I have pockets filled with gold
When I walk these paths with you
The pieces jingle and sing
And remind me I’m a rich man
Every year she encroaches a little more, tests her nerve and reclaims another half foot or so. They can’t fight her off like they used to – it’s a full-time job and they’re only part-time there so we can’t see the house from the village anymore. Like in the older days after the long ride we’re reach that exact point by the church where the hills opened up for a brief moment and there it’d be, Cracker Ridge, high enough up to catch the rain as snow and in the middle, white against green, Cracker Cottage. At Christmas the house would be all lit up and fairy lights wrapped around the conifers, I would slow to pick it out and we’d be warmed before the big climb.
It’s too much now and nature has tipped the scales in her own favour. From the road there is nothing but green hillside and the untamed branches squeal along the side of the car as we nudge up the drive. It has been a long time. One whole lockdown and a little more since we were up at Cracker and after the rain and shine of the past few weeks there is a burgeoning that has run out of control.
Maybe we only notice it because we have snapshots at intervals; we notice the narrowing of the path to the front door and the loss of view from the front. We’re not used to a view like this so we seek it out the minute we’ve dropped out bags; we look back the way that we’ve come and capture between out finger and thumb that valleys that we passed through an hour ago.
It’s only the human things that are decaying: the wooden deck that pokes out into the space between here and home; the gate at the bottom of the steep drive that hangs now on its hinges; the old barns that are help up only by what’s inside. Nature – she’s doing ok. In fact, in this place she’s not done so well for a century or more. But old eyes don’t see these things; old eyes that see the same thing every day and see only by the tiniest degrees, the slow approach of the wild that taps now on the window when the autumn breeze picks up. I wonder if one day I will come and have to carve through this jungle to get to the side door. I expect that I would find them huddled in the centre of the room while vines poke down the chimney and the windows are darkened by the rhododendron bushes and branches thick as a child’s arm.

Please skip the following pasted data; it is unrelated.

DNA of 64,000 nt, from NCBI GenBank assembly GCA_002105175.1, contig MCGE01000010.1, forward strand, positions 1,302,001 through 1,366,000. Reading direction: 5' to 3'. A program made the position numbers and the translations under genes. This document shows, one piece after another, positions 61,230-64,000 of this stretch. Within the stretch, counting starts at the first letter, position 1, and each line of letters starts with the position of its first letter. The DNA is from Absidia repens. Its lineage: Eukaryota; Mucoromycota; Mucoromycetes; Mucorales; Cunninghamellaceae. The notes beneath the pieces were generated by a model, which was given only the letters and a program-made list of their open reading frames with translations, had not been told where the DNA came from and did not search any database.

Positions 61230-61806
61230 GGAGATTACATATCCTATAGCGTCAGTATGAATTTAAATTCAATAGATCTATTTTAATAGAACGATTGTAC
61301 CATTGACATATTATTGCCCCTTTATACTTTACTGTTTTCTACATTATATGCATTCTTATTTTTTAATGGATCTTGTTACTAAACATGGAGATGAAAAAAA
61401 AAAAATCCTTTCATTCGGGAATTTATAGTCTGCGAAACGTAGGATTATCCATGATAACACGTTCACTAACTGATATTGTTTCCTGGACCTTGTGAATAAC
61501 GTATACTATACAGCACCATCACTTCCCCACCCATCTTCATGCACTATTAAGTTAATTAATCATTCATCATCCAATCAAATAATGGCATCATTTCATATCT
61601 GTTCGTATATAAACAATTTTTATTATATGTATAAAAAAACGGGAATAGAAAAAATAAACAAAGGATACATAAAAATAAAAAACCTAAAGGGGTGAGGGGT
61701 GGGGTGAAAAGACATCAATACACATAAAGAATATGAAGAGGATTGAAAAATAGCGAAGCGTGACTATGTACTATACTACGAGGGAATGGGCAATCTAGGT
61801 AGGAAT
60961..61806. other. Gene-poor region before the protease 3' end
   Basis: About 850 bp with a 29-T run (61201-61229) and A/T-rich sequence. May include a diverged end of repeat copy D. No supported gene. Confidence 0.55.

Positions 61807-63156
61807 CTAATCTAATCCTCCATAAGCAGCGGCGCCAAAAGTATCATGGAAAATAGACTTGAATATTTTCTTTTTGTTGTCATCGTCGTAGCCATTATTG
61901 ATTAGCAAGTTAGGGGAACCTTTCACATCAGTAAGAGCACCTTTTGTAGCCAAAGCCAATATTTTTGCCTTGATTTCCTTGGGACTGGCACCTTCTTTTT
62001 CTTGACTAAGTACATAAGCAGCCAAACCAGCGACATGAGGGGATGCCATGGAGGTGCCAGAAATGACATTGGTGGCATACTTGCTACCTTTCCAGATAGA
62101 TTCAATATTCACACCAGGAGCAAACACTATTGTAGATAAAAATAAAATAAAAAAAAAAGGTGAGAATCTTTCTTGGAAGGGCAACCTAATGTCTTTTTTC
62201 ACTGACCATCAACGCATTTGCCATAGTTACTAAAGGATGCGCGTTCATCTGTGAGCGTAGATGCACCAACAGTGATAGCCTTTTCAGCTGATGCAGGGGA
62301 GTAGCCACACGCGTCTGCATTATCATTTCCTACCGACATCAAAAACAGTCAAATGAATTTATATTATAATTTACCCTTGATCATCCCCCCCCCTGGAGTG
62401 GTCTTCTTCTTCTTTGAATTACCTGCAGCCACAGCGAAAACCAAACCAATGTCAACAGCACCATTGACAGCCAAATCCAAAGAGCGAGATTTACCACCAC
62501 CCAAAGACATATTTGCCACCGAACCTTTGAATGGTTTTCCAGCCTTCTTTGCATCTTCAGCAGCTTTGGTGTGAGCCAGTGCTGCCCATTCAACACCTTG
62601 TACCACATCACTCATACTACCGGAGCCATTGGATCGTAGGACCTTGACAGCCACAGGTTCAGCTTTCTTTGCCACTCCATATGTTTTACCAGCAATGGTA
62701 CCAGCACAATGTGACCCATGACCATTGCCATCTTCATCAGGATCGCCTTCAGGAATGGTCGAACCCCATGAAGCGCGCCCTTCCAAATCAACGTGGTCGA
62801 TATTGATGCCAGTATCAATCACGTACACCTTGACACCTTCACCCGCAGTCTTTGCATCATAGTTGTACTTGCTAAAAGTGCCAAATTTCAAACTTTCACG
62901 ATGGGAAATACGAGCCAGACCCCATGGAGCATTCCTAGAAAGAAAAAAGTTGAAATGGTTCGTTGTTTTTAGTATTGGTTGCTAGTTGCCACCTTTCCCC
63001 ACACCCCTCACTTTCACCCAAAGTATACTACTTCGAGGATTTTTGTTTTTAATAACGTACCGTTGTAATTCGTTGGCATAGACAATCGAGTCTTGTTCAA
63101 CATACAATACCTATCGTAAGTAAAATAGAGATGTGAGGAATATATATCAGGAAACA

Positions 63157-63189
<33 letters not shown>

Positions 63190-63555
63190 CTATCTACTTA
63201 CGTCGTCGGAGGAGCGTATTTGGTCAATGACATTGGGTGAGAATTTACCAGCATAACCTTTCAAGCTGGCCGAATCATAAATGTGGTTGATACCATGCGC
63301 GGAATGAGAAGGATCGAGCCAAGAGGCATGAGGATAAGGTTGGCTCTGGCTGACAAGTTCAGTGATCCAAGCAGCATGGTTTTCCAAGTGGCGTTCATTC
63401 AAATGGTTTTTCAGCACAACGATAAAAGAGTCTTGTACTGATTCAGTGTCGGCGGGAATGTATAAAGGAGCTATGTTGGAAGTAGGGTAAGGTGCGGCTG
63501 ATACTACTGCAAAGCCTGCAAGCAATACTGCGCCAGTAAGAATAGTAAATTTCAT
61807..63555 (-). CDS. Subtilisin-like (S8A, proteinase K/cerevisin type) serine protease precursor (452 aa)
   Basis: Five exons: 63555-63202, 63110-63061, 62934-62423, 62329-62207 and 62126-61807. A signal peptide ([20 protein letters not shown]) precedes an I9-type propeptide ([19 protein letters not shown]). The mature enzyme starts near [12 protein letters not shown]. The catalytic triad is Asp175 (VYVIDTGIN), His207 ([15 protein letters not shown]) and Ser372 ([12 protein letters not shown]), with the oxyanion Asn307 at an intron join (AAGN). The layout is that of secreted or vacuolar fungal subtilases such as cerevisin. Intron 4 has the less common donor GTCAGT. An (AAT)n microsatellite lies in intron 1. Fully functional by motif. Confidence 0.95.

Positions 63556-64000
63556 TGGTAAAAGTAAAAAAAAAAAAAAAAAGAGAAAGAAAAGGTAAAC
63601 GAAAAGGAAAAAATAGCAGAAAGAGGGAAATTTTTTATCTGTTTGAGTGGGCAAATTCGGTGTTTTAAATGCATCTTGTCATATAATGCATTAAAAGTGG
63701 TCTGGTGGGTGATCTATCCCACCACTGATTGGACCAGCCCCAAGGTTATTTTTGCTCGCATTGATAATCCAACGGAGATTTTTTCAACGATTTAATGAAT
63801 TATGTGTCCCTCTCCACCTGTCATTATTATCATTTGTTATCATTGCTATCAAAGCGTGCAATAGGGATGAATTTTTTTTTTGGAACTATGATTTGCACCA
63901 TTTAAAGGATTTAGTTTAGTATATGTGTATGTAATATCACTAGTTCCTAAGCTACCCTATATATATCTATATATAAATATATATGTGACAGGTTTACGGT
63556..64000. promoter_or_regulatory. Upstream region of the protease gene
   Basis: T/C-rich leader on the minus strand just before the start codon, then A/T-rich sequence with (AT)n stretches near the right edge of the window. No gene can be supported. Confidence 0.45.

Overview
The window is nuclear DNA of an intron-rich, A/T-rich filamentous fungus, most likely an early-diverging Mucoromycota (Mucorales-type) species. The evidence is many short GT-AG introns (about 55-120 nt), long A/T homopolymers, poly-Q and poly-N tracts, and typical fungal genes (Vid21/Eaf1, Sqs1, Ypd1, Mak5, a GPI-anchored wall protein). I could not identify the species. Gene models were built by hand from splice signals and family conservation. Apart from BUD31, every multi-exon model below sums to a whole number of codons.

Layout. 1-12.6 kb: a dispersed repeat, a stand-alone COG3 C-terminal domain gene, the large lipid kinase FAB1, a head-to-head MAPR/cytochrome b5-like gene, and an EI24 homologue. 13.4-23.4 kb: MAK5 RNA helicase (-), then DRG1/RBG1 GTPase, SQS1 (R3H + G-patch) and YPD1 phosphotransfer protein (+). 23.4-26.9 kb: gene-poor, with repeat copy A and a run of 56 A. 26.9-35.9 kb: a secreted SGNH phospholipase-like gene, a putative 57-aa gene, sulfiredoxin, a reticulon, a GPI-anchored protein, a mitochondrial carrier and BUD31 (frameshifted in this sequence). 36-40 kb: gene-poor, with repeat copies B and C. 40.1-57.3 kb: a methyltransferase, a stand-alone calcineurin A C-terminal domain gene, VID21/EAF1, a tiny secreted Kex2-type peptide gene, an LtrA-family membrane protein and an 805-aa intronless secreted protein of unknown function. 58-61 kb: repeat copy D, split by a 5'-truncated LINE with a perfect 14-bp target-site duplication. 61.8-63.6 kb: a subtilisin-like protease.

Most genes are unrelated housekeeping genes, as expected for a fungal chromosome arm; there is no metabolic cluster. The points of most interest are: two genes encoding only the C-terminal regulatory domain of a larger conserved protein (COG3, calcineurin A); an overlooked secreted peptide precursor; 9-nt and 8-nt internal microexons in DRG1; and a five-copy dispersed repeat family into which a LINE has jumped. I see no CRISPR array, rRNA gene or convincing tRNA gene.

It’s how it will be, I’m fairly sure of it. They will not move unless sealed tight in a box and I think they have made their peace with that idea. The run they have had has been a good one and we have caught the best of it. I suppose we cannot complain if we suck out what juice we can find and resist the urge to ask for more. It is this and this is enough. The girls play with the dogs in the field and the startled sheep huddle together and take turns to be in the middle of the huddle like penguins. They have not seem movement like this for a long time up here and in their little brains it is alien and a threat The girls squeal to be free; to be out of the lockdown bubble, finally
We could not be further from the bubble here. We are so far that we cannot even see the circles that pulse and grow – even with a view like this one. The route home is a winding one that skirts these places along the back roads. This evening we will sneak back under the covers and Lullaby Ridge will be a dream again.